Integrated Community Case Management of Childhood Illness: Documentation of Best Practices and Bottlenecks to Program Implementation in Senegal (Summary Report)

Download this publicationAlthough infant and child mortality rates have declined appreciably in most developing countries, children under five continue to die at unacceptably high rates, often of preventable causes such as malaria, diarrhea, and pneumonia. According to a recent analysis, it is estimated that pneumonia is responsible for 18% of under-five deaths, diarrhea for 15%, and malaria for 8%.1 Although simple, cost-effective interventions are available for these diseases, a major challenge remains: in most countries where morbidity and mortality among children is high, access to health facilities and/or the quality of services offered still represent major challenges.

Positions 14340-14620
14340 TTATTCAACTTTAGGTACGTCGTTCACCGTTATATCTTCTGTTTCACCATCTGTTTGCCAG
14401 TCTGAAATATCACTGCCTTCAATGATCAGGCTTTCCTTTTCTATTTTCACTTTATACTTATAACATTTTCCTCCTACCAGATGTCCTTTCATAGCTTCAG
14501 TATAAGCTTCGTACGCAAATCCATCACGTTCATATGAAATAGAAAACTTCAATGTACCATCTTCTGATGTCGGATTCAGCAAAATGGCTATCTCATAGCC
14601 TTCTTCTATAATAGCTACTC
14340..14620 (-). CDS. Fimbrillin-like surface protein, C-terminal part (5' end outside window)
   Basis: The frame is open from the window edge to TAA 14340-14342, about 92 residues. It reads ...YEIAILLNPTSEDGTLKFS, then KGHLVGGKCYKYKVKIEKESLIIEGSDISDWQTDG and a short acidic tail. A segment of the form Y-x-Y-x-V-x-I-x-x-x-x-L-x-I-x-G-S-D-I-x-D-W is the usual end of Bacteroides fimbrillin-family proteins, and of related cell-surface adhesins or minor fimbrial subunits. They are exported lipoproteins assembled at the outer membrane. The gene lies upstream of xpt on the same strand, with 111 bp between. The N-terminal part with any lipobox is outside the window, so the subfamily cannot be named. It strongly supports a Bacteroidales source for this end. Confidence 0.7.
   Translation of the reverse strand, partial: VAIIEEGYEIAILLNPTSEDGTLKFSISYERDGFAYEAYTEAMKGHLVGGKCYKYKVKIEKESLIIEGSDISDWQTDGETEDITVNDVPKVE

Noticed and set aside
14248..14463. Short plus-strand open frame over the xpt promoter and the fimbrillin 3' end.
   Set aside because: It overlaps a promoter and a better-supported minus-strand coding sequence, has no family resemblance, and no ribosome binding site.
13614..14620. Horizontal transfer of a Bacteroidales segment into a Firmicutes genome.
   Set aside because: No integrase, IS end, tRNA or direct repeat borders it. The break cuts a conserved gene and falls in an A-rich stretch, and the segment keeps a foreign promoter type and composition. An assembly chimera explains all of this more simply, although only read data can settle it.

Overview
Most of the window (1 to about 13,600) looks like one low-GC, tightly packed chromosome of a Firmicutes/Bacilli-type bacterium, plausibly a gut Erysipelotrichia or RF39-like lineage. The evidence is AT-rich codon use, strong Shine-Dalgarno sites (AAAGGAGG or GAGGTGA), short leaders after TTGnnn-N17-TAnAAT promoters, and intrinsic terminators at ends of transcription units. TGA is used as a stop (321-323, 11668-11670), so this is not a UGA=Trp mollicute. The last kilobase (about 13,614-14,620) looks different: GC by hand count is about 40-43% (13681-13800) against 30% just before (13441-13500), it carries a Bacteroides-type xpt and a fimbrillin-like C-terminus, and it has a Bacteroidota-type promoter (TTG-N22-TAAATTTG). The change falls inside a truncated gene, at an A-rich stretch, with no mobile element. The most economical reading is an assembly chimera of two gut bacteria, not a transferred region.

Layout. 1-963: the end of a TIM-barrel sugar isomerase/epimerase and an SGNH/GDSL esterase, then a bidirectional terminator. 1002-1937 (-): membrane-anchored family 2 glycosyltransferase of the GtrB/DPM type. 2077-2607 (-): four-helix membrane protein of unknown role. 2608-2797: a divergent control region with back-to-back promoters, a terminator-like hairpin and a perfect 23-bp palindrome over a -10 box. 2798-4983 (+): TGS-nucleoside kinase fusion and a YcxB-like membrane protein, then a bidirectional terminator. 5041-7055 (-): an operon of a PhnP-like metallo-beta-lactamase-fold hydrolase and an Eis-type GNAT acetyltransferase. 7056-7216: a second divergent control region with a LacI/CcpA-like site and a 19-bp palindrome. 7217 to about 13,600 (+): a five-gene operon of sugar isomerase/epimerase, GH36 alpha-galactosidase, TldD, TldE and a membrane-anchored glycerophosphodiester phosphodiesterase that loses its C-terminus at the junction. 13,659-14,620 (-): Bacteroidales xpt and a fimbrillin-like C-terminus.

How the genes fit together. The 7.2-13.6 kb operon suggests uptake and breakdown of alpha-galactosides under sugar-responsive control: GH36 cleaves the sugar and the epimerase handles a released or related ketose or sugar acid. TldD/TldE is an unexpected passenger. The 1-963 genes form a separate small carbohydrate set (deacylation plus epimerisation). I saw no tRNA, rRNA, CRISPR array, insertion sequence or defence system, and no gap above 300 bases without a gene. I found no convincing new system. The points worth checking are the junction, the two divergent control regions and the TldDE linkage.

In Senegal, malaria causes 19% of under-five deaths, diarrhea 14%, and pneumonia 13%.2 To prevent child mortality, Senegal has implemented iCCM for child health, which extends health services to populations that are hard to reach. After the best practices and bottlenecks were explored in the MCHIP Senegal program, it was found that after CHWs were trained in the use of rapid diagnostic tests, the number of cases of fever diagnosed as malaria declined significantly. This has resulted in a more rational, cost effective use of relatively expensive antimalarial drugs. Also, the number of cases of diarrhea treated with ORS and the number of cases of pneumonia treated with antibiotics appear to increase in parallel with the number of health huts involved in the program. Authors: Emmanuel Wansi, Serge Raharison, Mariam Sylla, Moussa Ly. JSI/MCHIP, 2011.

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